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Pa. Governor to Let Coal Executive Fast-Track Environmental Permits

Already under fire for his gas drilling policies, Gov. Tom Corbett now wants to give a Pa. energy executive the authority to expedite environmental permits

Mar 13, 2011
Governor Tom Corbett of Pennsylvania

In 2002, three of Walker's coal companies notified that they had run out of money and were going to stop treating the 173 million gallons of polluted water they produced each year and released into tributaries of the Susquehanna River. The state eventually got a court injunction to force them to continue treating the wastewater as required by state and federal law.

Corbett's budget, which was introduced Tuesday, emphasizes job creation and proposes eliminating economic development hurdles by streamlining permitting processes in the DEP and the .

"To address the length of time agencies take to act on permits and eliminate permit backlogs, PennDOT and DEP have begun auditing and assessing all of their permit processes to make them more responsive to the needs of job creators," the budget says.

In the budget, Corbett says drilling will bring Pennsylvania 200,000 jobs and $18 billion in economic benefit by the end of the decade. But the drilling industry's explosive growth has also caused environmental problems and the budget raises questions about whether the DEP — which could lose nearly 20 percent of its funding — will be able to address them.

Private water wells have been contaminated with methane gas and other pollutants across the state, and in many cases the DEP has found that hasty or insufficient gas well construction was to blame. Several drilling site accidents have led to spills where wastewater, including from hydraulic fracturing, contaminated streams.

A revealed that Pennsylvania's sewage treatment plants were accepting millions of gallons of drilling wastewater, but lacked the technology to remove or treat many of the chemicals and pollutants the water contained. In 2008, people along one stretch of the Monongahela River were to drink bottled water because the level of dissolved minerals and salts in the river was almost twice as high as the DEP considers safe.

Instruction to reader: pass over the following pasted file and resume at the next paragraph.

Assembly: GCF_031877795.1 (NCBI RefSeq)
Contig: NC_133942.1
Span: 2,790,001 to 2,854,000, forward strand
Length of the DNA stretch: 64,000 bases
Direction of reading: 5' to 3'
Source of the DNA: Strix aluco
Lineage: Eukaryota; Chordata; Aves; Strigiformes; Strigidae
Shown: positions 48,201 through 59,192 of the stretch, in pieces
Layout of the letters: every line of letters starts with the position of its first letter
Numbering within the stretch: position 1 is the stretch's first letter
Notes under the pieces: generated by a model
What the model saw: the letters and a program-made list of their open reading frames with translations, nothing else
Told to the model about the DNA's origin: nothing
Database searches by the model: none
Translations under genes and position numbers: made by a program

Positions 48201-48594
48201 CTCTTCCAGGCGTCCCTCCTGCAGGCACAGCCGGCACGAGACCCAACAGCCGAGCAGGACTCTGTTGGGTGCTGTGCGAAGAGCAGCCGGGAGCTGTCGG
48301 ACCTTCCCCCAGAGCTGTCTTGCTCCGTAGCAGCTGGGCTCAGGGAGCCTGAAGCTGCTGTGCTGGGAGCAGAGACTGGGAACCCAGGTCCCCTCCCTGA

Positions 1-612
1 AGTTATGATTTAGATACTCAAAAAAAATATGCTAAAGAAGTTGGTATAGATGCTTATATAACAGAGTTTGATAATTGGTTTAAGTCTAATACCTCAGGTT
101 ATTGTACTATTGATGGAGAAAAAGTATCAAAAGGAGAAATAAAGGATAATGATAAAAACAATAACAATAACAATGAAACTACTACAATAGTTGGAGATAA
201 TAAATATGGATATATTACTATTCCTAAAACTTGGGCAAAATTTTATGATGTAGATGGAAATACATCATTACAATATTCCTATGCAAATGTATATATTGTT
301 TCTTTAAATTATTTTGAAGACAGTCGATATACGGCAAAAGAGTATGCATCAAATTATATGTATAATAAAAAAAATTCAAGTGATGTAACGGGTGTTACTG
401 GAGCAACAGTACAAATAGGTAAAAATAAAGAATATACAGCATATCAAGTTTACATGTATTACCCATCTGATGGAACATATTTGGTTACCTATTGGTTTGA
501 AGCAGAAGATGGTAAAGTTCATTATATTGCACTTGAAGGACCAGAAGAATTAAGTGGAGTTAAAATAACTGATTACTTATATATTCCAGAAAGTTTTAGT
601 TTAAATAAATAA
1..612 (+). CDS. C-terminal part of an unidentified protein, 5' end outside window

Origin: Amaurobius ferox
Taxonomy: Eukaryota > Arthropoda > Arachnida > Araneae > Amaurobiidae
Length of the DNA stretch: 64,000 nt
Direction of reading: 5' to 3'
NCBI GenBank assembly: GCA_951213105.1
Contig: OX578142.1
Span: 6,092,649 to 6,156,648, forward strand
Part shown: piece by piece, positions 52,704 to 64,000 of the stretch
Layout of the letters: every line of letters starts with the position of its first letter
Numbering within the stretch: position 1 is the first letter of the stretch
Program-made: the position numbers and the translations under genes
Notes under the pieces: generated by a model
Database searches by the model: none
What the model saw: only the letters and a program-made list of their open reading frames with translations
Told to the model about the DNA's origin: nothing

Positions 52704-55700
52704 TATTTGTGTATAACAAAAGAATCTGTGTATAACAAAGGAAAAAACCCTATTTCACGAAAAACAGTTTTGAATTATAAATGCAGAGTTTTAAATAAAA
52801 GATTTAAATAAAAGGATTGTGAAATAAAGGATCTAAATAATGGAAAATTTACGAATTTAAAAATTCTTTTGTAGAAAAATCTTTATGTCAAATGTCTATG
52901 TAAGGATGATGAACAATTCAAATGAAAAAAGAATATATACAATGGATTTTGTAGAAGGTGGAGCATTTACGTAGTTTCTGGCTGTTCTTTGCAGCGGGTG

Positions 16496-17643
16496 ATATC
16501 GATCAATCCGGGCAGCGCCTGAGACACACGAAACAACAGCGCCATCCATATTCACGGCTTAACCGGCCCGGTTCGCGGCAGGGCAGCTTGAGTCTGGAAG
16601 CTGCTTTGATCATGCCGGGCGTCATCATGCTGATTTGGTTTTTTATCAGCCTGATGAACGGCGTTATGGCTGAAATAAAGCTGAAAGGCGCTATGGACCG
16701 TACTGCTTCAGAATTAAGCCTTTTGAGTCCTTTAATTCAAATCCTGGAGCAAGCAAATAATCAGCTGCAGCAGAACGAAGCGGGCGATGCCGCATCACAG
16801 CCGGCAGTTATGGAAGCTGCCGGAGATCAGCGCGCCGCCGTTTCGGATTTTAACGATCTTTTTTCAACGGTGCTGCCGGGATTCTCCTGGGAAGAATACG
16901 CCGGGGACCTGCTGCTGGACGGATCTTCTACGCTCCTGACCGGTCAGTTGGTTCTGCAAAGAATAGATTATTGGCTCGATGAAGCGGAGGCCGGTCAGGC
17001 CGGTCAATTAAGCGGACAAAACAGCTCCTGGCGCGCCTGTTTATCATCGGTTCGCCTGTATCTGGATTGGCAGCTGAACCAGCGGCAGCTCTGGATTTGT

Gov. Corbett: Jobs Must Trump Permitting Delays

The state has since more than doubled its workforce of inspectors and strengthened regulations for how gas wells are drilled, permitted and constructed. The DEP has installed additional water-quality monitors along the Monongahela and required drillers to report where they will take their wastewater after a well has been hydraulically fractured.

The agency has also required that wastewater treatment plants be equipped to remove the minerals and salts. And it has received proposals for 24 new waste treatment plants that are now in permitting or review processes — the type of projects Walker could conceivably influence.

In January, the that about 150 million gallons of Marcellus Shale wastewater — the majority of the wastewater for the period examined — had been dumped into rivers and streams after only partial treatment. A from the New York Times revealed that much of that wastewater was dangerously radioactive, and that drinking water facilities have not been testing their intake for this radioactivity.

On Monday, the EPA leaned on Pennsylvania's DEP to tighten its oversight of drilling waste disposal. The next day, Gov. Corbett released his budget, reducing DEP funding and stating that job creation should trump lengthy permitting delays.

"It's an expression of a philosophy that doesn’t value environmental regulation," said Jan Jarrett, president of . "It seems to be the desire of the governor to have this guy be able to pick up the phone and expedite any program that might impact jobs."

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